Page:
Special Education

‘Gifted’ Label Said to Miss Dynamic Nature of Talent

By Christina A. Samuels — October 14, 2008 6 min read

For years, academically gifted children were thought to fit neatly into a category. If they took a test and landed above a predetermined score, a menu of enrichment activities and accelerated classes would open up to them.

But developmental psychologists are learning that people who are gifted are not categorized quite so neatly.

Academic talents can wax and wane, the latest thinking goes, meaning that a child who clearly outpaces his or her peers academically at age 8 can end up solidly in the middle of the pack by the end of high school. Instead of being innate and immutable, giftedness can be nurtured and even taught—and if ignored, it can also be lost.

That complex perspective on giftedness is the focus of a new book, slated for release in January by the American Psychological Association, called The Development of Giftedness and Talent Across the Life Span.

In the book, several researchers explore pieces of the mosaic that makes up giftedness and talent, from the social aspects that lead to the development of talent, to an exploration of the emergence of giftedness in adulthood.

The concept that giftedness is fluid shows in the very language that the volume uses to describe children and adults with talents. No longer are there references to “the gifted,” which implies a permanent state. Instead, the authors of the various chapters refer to giftedness and talents.

“The essence of this book, and the reason I found it so exciting, is that it is moving away from this idea of talent as something that some people have and some people don’t. It’s showing talent as something developable,” said Carol S. Dweck, a professor of psychology at Stanford University and the author of the new book’s foreword.

Focus on Development

The new structure surrounding giftedness does not deny that there are some children who are clearly more advanced than their peers, said Ms. Dweck. But such giftedness still must be developed, she said.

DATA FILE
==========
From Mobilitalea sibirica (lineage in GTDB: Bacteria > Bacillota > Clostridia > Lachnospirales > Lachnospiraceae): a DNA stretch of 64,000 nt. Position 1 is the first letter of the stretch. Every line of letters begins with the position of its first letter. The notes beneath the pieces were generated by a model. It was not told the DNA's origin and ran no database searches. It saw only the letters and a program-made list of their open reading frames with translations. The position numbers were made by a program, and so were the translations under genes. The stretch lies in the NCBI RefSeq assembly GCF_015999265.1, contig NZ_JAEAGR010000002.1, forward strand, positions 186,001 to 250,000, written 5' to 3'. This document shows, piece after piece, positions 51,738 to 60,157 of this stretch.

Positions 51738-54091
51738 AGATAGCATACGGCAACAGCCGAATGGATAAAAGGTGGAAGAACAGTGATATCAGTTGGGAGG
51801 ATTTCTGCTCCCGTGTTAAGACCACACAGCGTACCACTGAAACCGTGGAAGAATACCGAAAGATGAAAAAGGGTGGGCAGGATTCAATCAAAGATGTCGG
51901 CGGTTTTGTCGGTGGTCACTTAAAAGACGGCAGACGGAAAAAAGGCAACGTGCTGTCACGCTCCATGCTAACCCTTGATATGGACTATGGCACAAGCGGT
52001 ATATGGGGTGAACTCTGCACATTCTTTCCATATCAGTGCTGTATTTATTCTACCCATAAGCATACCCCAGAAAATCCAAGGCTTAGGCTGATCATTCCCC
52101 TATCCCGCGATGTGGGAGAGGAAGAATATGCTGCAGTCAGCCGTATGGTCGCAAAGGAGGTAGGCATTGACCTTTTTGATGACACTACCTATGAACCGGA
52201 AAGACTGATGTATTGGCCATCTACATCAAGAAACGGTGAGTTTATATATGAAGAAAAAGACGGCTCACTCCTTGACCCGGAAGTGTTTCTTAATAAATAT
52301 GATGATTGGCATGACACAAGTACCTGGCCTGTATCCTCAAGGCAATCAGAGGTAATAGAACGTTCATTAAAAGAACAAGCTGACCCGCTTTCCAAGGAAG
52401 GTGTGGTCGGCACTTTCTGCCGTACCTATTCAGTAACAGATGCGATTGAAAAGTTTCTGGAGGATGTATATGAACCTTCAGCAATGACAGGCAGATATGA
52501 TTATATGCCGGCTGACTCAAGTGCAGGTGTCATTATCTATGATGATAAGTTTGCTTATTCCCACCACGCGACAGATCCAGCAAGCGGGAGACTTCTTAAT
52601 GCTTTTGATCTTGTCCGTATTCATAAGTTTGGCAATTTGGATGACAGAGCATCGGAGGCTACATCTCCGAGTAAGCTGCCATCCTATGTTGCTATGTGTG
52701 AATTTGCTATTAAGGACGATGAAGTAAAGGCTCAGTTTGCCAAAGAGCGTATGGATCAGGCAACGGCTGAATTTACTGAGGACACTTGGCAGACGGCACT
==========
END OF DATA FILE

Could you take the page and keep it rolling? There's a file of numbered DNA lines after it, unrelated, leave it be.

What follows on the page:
In addition to academic giftedness, the book explores giftedness in other domains, including spatial understanding, music, or art. Controversy still exists among researchers about what cutoff score on an IQ test should be used to designate an academically advanced student. In other domains, measuring giftedness is even less clear, and the researchers suggest more exploration is needed.

The book also explores the psychology of giftedness. For example, praising talented children for their “natural” gifts or aptitudes can ultimately lead them to withdraw from activities that are difficult for them because they lie outside their area of expertise.

Ms. Dweck refers to that type of praise as reflecting a “fixed-intelligence mind-set,” as opposed to a “growth mind-set.” Even in sports, there’s the myth of “the natural,” she said. Students who hit a roadblock “worry that suddenly they’re reduced to being the kids who always work hard, and working hard makes them feel dumb,” Ms. Dweck said. “Or they work and maybe are still struggling, which is really the worst ‘ungifted’ thing that could happen.”

If teachers and parents instill a belief, even in advanced children, that talent can grow over time through hard work, they tend not to face such dilemmas, she said.

The Development of Giftedness and Talent Across the Life Span is a follow-up to a 1985 book that explored giftedness based on what researchers knew at that time. Frances Degen Horowitz, a university professor and president emerita at the Graduate Center of the City University of New York, was a co-editor of both the 1985 volume and the newer work.

The understanding of the dynamic nature of giftedness is one of the biggest changes that Ms. Horowitz has seen since the publication of the 1985 book, The Gifted and Talented: Developmental Perspectives.

Disconnect With Schools